Welcome to CBE’s Library

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This article maintains that the interpolation hypothesis sets a dangerous precedent for textual scholars who evaluate manuscripts.

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Charles Read moderates a discussion with 2021 conference speakers Natalie Collins, Sean Callaghan, and Pontsho Segwai.

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Amanda Jackson (director of the Women’s Commission of the World Evangelical Alliance) leads a hopeful discussion with CBE 2021 international conference speakers on the impact of patriarchy in Irish churches and the barriers that women face.

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This article will consider how the coming of the kingdom of God provides “an alternative ordering of society” regarding women in community and leadership

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Evangelical women face a myriad of messages related to pastoral and teaching roles in the church and academy. Some evangelical churches open their doors to women leaders while others reject the ordination of women and endorse explicitly hierarchical models of gender relations, both in marriage relationships and also in church and church-focused institutional hierarchies. Others even extend male authority to secular arenas, excluding women from exercising leadership or authority over men that is direct and/or personal.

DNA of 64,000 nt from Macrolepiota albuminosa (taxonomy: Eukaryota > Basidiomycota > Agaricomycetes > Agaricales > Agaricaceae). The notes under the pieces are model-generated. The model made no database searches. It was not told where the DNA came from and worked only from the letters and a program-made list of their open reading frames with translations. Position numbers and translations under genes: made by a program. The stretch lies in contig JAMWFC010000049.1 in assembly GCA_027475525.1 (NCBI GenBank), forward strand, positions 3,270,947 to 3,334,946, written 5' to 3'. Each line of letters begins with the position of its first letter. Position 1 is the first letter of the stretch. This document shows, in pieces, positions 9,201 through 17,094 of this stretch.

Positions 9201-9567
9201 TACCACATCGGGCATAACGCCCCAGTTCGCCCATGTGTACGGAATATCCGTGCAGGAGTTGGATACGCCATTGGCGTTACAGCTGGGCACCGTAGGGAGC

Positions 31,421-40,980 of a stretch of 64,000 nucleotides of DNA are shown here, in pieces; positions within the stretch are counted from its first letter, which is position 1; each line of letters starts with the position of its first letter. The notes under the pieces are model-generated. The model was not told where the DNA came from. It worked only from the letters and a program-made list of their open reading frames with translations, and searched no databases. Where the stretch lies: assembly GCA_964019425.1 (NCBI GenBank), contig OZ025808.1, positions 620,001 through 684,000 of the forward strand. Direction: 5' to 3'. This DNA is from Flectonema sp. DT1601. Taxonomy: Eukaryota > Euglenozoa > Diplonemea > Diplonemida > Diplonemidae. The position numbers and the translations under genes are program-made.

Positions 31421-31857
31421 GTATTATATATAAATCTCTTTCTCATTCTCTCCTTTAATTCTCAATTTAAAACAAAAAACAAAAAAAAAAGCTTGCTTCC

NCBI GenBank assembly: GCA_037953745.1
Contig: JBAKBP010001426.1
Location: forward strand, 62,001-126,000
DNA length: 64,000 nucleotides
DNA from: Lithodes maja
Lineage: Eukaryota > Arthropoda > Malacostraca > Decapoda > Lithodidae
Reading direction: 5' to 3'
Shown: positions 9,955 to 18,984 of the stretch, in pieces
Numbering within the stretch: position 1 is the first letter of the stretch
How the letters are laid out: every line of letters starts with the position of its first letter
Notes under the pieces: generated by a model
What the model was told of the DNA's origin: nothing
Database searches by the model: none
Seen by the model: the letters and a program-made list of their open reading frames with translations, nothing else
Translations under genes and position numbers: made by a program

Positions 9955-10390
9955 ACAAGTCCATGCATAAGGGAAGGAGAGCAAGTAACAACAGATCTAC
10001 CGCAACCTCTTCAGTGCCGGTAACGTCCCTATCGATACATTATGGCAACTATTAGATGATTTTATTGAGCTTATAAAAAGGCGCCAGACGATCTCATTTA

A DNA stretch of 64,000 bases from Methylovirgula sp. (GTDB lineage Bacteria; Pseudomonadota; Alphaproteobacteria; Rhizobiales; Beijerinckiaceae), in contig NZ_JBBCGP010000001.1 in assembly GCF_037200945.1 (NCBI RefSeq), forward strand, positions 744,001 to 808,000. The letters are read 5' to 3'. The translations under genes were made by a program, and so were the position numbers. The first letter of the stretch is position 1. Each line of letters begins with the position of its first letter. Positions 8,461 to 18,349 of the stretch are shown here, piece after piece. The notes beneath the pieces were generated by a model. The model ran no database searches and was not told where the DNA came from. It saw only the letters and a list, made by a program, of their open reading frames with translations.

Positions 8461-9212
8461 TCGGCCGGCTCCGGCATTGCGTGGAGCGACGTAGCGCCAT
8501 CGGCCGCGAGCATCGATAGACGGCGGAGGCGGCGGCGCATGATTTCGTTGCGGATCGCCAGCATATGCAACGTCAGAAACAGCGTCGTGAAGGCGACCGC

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First Corinthians presents Christian women with a time to speak, not a time to be silent.

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A study of curricula across 15 evangelical seminaries and of material from the Evangelical Theological Society reveals an almost total absence of women's history, meaning male leaders can rise to high levels while never being exposed to the countless ways women have impacted history and theology.

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"Partners," as the term is used in this statement, means more than aides or helpers who give assistance from the sidelines. The emphasis is communion, a unity of purpose that links hands and hearts as full members of the team. It stresses full participation, sharing in both the risks and the benefits of the enterprise: "giving and receiving" (Philippians 4:15). It portrays an enduring alliance as long-term colleagues rather than a casual short walk together.

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In Kenya, many churches bar women from church leadership and some teach very strongly against women as religious leaders, hence men dominate church leadership. This is also manifested in the political arena, where women lack representation. This parallel suggests that barring women from leadership is not a biblical premise but a cultural one. This session will bring into focus fundamental values inherent in both religion and politics that tend to inform our sense of judgment and the constitutionality of our engagements.

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